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Universal Credit

Oral Answers to Questions — Work and Pensions – in the House of Commons at 2:30 pm on 9th March 2015.

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Photo of Nigel Mills Nigel Mills Conservative, Amber Valley 2:30 pm, 9th March 2015

What progress his Department has made on the roll-out of universal credit.

Photo of Iain Duncan Smith Iain Duncan Smith The Secretary of State for Work and Pensions

We have begun the national roll-out of universal credit. Those plans are on track, and universal credit is now available in nearly 150 jobcentre areas for single claimants and in nearly 100 areas for couples and families. Universal credit will be available in over 500 jobcentre areas—seven in 10—by the end of the year, and it will be rolled out to all our 714 jobcentres next year.

Photo of Nigel Mills Nigel Mills Conservative, Amber Valley

In contrast to some reports today, the staff in the jobcentres in my constituency are looking forward to the roll-out of universal credit because they know the advantages it will bring to local jobseekers. Has my right hon. Friend made a recent assessment of the benefits of universal credit following the roll-out so far?

Photo of Iain Duncan Smith Iain Duncan Smith The Secretary of State for Work and Pensions

We have indeed. From what I have read of the reports my hon. Friend mentions, every single point made in them is wrong and misleading. We will be making our position clear on that. The analysis that he asks for has shown that the benefits of universal credit are statistically significant. Findings now show that, compared with similar claimants on jobseeker’s allowance, universal credit claimants spend more time looking for work, enter work more quickly and spend more time in work. They also end up earning more.

Photo of Anne Begg Anne Begg Chair, Work and Pensions Committee

The roll-out so far has been to specific groups of people with particular characteristics. That is partly because, to put it uncharitably, the original IT system does not work. If I were being charitable, I would say that it worked but with greatly reduced functionality compared with what was originally planned. However, the Department is piloting a digital solution in Sutton, Surrey, and I wonder whether the Secretary of State could tell us how that is going. When are we likely to get the results of that pilot? Can he tell us when the digital solution is going to be rolled out, given that it was meant to be the great white hope for saving universal credit?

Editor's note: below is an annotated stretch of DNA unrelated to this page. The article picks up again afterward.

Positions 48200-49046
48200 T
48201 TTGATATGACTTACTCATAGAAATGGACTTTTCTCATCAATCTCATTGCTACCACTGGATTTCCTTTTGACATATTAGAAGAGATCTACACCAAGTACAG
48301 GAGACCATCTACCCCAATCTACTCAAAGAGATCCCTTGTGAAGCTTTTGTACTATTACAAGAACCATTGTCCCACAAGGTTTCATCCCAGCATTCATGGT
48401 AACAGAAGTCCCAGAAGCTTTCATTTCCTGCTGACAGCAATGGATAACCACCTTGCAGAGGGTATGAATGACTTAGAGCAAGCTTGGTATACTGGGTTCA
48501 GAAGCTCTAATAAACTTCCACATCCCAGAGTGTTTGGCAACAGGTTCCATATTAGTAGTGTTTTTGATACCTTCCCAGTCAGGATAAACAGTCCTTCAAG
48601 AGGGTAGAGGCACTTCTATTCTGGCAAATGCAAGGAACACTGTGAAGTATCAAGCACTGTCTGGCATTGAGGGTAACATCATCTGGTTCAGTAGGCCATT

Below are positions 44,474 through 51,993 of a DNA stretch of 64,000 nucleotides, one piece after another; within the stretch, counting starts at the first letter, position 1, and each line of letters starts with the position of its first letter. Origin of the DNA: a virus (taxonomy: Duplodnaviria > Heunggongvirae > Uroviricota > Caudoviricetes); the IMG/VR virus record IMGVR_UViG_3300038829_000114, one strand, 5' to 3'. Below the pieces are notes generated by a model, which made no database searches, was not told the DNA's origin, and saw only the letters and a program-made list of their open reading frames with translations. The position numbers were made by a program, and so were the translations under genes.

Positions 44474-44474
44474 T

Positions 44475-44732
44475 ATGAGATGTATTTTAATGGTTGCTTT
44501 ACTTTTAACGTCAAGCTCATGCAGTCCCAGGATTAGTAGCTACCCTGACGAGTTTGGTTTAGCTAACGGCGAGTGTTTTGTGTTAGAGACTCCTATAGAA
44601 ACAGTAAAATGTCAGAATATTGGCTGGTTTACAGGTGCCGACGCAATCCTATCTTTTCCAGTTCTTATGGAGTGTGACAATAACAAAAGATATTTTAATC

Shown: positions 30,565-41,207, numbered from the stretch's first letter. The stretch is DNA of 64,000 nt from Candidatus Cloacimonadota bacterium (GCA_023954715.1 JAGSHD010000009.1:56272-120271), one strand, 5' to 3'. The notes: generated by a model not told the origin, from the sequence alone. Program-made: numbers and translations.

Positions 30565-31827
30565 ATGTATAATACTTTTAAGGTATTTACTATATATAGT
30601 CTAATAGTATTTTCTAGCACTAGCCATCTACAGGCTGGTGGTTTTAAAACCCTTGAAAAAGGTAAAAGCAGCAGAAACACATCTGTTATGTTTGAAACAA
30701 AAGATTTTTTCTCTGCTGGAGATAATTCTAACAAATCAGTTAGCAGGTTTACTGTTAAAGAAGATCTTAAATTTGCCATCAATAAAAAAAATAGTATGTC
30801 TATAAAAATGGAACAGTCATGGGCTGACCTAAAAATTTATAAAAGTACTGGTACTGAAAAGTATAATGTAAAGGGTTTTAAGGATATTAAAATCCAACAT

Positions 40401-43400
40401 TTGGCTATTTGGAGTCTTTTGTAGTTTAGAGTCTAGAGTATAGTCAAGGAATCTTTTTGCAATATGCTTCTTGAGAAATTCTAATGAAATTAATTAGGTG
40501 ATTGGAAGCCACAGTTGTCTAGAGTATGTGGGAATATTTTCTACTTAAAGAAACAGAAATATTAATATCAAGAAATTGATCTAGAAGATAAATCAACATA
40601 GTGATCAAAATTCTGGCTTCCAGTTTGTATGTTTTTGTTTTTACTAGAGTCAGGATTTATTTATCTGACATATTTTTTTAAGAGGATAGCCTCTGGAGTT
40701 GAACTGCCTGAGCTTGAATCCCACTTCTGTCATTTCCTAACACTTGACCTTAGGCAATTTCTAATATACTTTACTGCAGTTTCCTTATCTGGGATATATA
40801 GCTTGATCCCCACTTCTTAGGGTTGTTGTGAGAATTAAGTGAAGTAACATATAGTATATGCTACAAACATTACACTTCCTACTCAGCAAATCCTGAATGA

Photo of Iain Duncan Smith Iain Duncan Smith The Secretary of State for Work and Pensions

The IT system is exactly the same system, and it works in all categories. The difference is that we have rightly decided, in accordance with the Public Accounts Committee’s request, to roll this out stage by stage—we have been told that this is the correct way to do it—rather than trying to rush it, as was done with the tax credit system, which crashed. The hon. Lady mentioned the digital solution. Digital development and the online service are merging together, because the live service has many elements that will be used by the digital service anyway. This is a merging of the two services, and we will be reporting on that as we go along. It is successfully rolling out at the moment and expanding at the same time. I would be very happy if the hon. Lady wanted to go and visit it.

Photo of Steven Baker Steven Baker Conservative, Wycombe

I congratulate the Government on their agile approach to the roll-out of universal credit. Given that it is expected to come to Wycombe, along with every other constituency, in the course of the next year, will my right hon. Friend remind the House of the advantages that our constituents can expect from it?

Photo of Iain Duncan Smith Iain Duncan Smith The Secretary of State for Work and Pensions

Apart from the technical changes, the reality is that at the moment when someone falls unemployed then takes a part-time job they have to sign off and go through the whole rigmarole of claiming tax credits with no one talking to them. Under universal credit, they do not sign off. They stay with their adviser, who helps them enormously in negotiating their way through all their job applications. There is therefore a human interface, which is much better and which will help people who are unemployed and who have difficulties. People can look forward to that.